Want to bring some of your own fuel and electrolytes?

Grab a Castle Race Series Taster Pack. Don't forget to use the 15% off code you can find in emails from Castle Race Series.

Questions?

Book a free one-to-one video call with one of our fuelling experts or email hello@pfandh.com.

10km

Before the race

Fuel

What to do

  • Aim to carb load in the day or two before your event, to top off your stored energy (glycogen) levels
  • Eat an energy gel (such as the PF 30 Gel) in the final 15 mins or so before you start. This'll provide additional fuel to be utilised in the early stages and increase your focus and energy levels

Why?

  • Carb-loading is a well-known tactic used by endurance athletes
  • Think of your glycogen stores as the fuel you have in the tank before a long journey. The more you start with, the longer you can keep going before you need to top-up
  • Simple carbs taken in the last 15 mins will hit your bloodstream around the start of the race, increasing energy availability just as energy use is ramping up in your body

Hydration

What to do

  • Your race pack will include a packet of our strongest electrolyte drink, PH 1500
  • Mix it into 500ml of water and aim to drink it about ~60-90 mins before you start
  • This is known as ‘preloading’ and it can significantly improve your performance
  • Finish your drink ~45 mins before you start to allow your gut to absorb it
  • Drink the electrolytes in water you’d have drunk anyway so you don’t overdo it
  • DON’T just drink lots of water before a race! You can end up diluting your blood sodium levels, increasing the risk of a race-ruining condition called hyponatremia (low blood sodium levels)

Why?

  • It’ll boost your blood volume, a proven way to enhance performance during intense exercise, especially in the heat
  • It’ll help your cardiovascular system cool you down and deliver oxygen to your working muscles. This reduces fatigue and enables you to maintain your performance for longer
  • PH 1500 electrolyte drink is a very effective preloader as it contains 3x more sodium than typical sports drinks
  • Preloading may also help you avoid cramp, which can be triggered by sodium depletion

During the race

A 10km swim is long enough that you may need to drink - and even potentially eat something - in order to perform at your best.

Here's what'll be available at the feed stations on the 10km course...

Hydration

  • PH 1000, a low-carb electrolyte drink containing 1,000mg of sodium per litre (~2x the sodium found in typical sports drinks)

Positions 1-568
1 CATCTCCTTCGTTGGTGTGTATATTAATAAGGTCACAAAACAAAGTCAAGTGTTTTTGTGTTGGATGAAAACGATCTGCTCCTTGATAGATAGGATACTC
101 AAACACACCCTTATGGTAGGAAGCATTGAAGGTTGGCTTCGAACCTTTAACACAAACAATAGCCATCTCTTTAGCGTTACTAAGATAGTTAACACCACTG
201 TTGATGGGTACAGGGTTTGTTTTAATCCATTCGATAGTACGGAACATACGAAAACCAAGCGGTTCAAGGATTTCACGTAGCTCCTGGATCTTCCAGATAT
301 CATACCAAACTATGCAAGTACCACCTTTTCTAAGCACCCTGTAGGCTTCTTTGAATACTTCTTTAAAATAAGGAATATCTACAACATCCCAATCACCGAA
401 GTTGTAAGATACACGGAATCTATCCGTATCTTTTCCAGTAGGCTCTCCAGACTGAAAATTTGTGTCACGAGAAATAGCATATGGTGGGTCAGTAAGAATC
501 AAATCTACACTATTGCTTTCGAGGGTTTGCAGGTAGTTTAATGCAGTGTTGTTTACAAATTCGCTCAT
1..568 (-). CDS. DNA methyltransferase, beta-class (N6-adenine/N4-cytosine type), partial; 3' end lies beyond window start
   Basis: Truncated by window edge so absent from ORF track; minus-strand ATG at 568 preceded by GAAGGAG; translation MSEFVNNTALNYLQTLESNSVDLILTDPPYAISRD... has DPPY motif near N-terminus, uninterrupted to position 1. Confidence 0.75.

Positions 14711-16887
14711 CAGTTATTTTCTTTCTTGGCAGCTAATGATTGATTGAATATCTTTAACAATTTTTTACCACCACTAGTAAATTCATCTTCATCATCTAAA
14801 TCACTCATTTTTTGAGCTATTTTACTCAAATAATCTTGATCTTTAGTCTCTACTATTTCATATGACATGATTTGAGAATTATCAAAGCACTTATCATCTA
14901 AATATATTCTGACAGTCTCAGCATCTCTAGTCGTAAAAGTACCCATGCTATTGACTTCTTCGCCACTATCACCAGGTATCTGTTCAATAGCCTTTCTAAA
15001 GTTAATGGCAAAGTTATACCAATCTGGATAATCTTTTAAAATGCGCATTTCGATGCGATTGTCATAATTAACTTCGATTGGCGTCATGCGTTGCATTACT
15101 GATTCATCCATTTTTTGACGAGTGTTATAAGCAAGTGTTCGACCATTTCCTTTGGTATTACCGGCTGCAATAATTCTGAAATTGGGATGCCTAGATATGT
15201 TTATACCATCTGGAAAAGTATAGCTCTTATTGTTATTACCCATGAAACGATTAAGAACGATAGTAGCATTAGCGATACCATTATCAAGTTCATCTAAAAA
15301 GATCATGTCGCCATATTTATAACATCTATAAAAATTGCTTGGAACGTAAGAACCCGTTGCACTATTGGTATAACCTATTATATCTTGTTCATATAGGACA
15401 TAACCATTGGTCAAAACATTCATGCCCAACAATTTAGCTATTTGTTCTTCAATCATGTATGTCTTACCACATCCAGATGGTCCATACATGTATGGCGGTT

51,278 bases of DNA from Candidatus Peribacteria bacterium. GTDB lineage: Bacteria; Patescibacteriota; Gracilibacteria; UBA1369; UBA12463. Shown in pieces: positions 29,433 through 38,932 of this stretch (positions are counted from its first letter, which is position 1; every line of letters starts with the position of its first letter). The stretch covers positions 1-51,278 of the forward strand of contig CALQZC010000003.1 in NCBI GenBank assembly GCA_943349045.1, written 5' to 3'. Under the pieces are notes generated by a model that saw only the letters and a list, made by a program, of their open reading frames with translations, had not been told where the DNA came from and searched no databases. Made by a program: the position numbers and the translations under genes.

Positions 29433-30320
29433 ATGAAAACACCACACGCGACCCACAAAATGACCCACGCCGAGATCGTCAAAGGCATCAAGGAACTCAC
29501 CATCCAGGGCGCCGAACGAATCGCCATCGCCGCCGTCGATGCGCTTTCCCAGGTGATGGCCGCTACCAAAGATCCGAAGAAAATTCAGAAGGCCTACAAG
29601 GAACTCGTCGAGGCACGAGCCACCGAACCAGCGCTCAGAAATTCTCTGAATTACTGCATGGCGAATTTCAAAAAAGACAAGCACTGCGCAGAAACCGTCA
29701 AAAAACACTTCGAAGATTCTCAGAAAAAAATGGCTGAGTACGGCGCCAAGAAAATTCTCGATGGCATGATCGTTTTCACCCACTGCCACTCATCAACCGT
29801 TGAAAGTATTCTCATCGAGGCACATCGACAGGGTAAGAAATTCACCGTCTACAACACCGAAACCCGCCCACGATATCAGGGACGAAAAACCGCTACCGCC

• Water

Fuel

  • PF 30 Energy Gels. Each gel contains 30g of carbohydrate
  • A selection of food and drink such as bananas (cut into thirds, about 9g of carb per third), flat coca-cola (about 10g of carb per 100ml) and jelly babies (or similar, about 5g of carb per sweet)

What to do

  • Use our Quick Carb Calculator to get an idea of how much carbohydrate you'll need per hour to perform at your best
  • Some athletes racing a 10km will benefit from higher intakes of 60 to 90 grams of carbohydrate per hour, perhaps even more than 90g, as long as the amount consumed doesn’t cause stomach problems
  • The higher the amount of carbohydrate you’re aiming to ingest, the more crucial ‘training your gut’ in the lead up to your race becomes
  • An hourly intake of ~60-90+ grams per hour is not something all athletes can achieve immediately and it can take a bit of time to build up to this rate of consumption, especially if you’ve been prone to suffering from GI issues in the past

Why

  • When it comes to powering high intensity endurance exercise, carbohydrate is the main source of fuel used by your body
  • Glycogen (stored carbohydrate) is a finite resource. 90-120 minutes of hard activity will generally deplete your stores enough to significantly compromise your performance. So, at some point, taking in carbs is necessary to maintain a high level of performance

Checklist for adjusting your intake

Signs you may need to drink more include:

  • Feeling thirsty/dry mouth
  • Heart rate drifting upwards when compared to power output or effort
  • Tight, twitchy or crampy muscles

Signs you may need to drink less include:

  • Feeling bloated
  • Feeling water ‘sloshing’ in your stomach
  • Peeing too frequently

Signs you may need to increase your energy intake include:

  • Hunger
  • Attitude or mood deteriorating
  • Craving sugar

Signs you may need to decrease your energy intake include:

  • Feeling/being sick
  • Bloating
  • Upset stomach

Try the on-course fuel/hydration in training

"Nothing new on race day" has always been solid advice.

Grab a Castle Race Series Taster Pack to thoroughly road-test the on-course fuel and hydration before your race.

Don't forget to use the 15% off code you can find in emails from Castle Race Series.

Questions?

Book a free one-to-one video call with one of our fuelling experts or email hello@pfandh.com.